“So the priests read from the book the promises of God with clear interpretation. They gave the sense so the people understood the reading. The priests who taught the people said to the people, ’do not weep; this day is holy to the Lord.’”
Willard Scott, when he was the full-time weather man on the “Today Show” said once: The only accurate instrument for predicting the weather is the window.
I think of the wisdom of Willard when the weather people are so inaccurate, as they have been twice in the past two weeks when they predicted snow storms that never happened. Why are we unable to predict the weather?
About thirty years ago at MIT, a scientist, Edward Lorenz, began exploring that question. His line of inquiry led to insights about the nature of the universe far beyond the behavior of the weather. Using a series of computer model experiments, Lorenz opened a whole new way of looking at the universe. He began to see patterns where we once assumed there was chaos.
The fact is that the weather is not chaotic; it is orderly, so orderly we cannot perceive the order. We cannot predict the weather because we cannot grasp its exquisite order.
The words of one scientist captures the insight we have had just in the last few decades: the universe is “order masquerading as randomness.”
But it is order of a magnitude we have not imagined for generations. For some, it is bringing us right up to the edge of realizing that the order is so exquisite, so precise, so magnificent, it could not be random nor arbitrary.
Edward Witten, a theoretical physicist, concludes that a new theory of physics will be found that will make is impossible to ascribe the universe to chance alone. It begins to seem as if the universe was constructed on purpose for a purpose.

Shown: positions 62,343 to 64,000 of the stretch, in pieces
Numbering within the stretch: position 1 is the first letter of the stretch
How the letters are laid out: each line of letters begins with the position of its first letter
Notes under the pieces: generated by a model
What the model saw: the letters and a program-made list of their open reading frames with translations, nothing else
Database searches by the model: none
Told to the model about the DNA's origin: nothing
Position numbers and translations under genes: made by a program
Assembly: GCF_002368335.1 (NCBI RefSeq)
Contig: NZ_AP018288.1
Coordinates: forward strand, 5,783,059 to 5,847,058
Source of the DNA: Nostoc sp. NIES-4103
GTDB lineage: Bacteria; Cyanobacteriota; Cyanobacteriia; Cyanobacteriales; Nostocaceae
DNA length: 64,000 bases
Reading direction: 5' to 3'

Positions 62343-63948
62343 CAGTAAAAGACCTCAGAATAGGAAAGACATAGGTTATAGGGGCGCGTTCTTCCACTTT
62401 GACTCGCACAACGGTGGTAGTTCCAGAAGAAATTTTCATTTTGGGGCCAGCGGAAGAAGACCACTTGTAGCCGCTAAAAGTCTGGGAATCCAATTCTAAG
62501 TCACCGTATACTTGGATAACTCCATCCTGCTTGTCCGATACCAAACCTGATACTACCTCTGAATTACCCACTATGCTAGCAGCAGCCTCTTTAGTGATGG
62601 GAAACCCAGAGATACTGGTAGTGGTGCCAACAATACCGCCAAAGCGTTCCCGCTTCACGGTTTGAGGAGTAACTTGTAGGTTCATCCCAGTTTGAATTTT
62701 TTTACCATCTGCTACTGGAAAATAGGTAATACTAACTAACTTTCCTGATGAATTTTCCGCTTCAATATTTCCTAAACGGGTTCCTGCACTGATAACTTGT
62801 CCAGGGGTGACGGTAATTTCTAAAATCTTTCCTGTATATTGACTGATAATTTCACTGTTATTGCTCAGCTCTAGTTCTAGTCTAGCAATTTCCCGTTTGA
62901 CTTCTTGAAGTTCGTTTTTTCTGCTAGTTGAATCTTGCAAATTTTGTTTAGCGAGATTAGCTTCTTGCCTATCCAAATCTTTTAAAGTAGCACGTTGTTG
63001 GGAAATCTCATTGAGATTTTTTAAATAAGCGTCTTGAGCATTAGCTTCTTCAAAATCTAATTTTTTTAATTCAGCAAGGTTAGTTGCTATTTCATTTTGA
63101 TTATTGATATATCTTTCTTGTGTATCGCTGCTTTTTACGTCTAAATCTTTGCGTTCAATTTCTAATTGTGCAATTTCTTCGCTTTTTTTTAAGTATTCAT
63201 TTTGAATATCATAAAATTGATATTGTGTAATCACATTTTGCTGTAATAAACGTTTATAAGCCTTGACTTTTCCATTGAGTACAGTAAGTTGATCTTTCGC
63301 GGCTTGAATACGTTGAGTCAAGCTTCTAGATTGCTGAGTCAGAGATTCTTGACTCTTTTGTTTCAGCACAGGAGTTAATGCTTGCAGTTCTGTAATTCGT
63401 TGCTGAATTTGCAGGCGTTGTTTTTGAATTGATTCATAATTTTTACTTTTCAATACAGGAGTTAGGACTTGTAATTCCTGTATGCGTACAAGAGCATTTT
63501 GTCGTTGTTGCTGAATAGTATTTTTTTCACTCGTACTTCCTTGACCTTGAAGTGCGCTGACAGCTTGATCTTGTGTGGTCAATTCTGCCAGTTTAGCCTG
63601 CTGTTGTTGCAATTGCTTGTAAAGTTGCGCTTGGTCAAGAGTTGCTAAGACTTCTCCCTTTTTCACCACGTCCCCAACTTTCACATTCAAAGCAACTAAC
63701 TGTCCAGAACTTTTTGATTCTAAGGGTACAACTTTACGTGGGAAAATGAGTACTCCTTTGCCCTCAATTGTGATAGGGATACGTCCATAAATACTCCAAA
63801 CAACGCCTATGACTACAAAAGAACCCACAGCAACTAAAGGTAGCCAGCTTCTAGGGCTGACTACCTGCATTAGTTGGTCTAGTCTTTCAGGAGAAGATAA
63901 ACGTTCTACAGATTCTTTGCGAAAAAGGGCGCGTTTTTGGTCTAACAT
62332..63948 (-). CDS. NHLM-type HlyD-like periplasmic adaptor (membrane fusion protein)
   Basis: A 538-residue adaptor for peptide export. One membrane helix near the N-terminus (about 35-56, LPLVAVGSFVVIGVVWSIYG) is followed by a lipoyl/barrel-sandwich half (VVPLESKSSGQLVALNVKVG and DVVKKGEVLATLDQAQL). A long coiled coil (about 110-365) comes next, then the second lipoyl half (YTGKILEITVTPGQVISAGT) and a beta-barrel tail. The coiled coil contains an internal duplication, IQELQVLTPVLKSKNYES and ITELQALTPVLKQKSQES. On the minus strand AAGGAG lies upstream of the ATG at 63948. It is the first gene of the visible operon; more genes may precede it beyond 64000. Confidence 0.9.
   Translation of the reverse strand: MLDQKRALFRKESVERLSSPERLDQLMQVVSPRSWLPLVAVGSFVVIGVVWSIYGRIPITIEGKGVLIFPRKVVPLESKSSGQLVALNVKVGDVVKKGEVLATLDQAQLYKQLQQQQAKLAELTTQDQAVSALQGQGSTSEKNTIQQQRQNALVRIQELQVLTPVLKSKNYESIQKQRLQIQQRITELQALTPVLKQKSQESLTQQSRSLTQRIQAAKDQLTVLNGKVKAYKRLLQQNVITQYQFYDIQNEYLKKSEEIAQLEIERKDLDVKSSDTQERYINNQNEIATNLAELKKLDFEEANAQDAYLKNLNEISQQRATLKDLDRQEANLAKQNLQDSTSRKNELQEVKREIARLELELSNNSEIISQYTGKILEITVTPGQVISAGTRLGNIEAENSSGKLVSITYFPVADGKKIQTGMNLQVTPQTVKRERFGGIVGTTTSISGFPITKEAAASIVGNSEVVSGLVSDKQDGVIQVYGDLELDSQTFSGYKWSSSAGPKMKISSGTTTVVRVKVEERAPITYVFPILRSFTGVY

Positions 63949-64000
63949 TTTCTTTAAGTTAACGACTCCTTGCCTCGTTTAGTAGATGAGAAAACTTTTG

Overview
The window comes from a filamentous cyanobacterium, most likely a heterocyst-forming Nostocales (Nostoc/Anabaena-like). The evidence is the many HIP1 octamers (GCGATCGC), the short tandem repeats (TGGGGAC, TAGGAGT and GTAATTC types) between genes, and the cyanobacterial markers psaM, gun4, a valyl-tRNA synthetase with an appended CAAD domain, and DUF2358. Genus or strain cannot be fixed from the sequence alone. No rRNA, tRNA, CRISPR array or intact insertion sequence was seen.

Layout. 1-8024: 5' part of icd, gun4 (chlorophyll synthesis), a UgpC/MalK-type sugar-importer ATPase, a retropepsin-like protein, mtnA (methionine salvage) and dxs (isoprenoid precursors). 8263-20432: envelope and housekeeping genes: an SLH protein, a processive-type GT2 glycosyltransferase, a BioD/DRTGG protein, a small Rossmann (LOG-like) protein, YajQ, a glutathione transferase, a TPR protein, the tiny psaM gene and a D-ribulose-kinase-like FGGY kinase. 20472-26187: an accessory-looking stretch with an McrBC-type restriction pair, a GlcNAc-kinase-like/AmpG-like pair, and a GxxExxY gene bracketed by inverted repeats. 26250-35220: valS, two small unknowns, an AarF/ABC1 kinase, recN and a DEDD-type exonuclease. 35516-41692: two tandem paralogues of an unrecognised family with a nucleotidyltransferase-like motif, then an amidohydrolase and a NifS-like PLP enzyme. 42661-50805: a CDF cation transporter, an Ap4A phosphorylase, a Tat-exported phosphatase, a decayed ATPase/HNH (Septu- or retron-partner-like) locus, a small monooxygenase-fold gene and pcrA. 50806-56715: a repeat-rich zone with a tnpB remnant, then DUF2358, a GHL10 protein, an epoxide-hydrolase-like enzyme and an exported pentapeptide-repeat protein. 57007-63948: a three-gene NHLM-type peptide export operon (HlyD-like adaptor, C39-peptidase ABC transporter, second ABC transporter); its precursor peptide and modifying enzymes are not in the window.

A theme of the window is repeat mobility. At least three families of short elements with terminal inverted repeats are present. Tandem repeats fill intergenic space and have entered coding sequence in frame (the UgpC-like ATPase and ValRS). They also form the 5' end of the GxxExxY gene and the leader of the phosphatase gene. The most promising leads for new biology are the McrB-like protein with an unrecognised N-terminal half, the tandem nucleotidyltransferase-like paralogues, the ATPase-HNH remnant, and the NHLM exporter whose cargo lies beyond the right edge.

If you are with me so far, you can anticipate what is next. Paul Davies, a nonbelieving, theoretical physicist and winner of the Templeton Prize, has taken that next step when he wrote in 1993: “It may seem bizarre, but in my opinion science [today] offers a surer path to God than religion.”
Let me ask the obvious: Isn’t it ironic that science, which explained everything without God for the past three hundred years in the West may now be the means by which God can no longer be ignored!
You and I are living through one of those tectonic shifts in human culture. Some commentators speak of our time as “postmodern.” One recent writer has added the description “post secular.”
For all of us in the West, it is a time when the secular, atheistic assumption of the past 300 years are going through serious revision, led, ironically, in some cases, by nonbelieving scientists.
I am among those who believe that when future generations look back over the past 300 years, they will decide the church of Christ was in a Babylonian captivity. Far from home, far from the ancient, sacred places, having forgotten its songs and stories, the church had become an extension of the secular culture in which it lived. It had lost the courage of its convictions, convictions that the universe is orderly, it is purposeful, there is right and wrong, that God is at its very center. It will be clear, I believe, that the church, across lines of lineage and denomination, was dominated in modern times by lax accommodation or rigid reaction to the assertions of a secular, atheistic culture.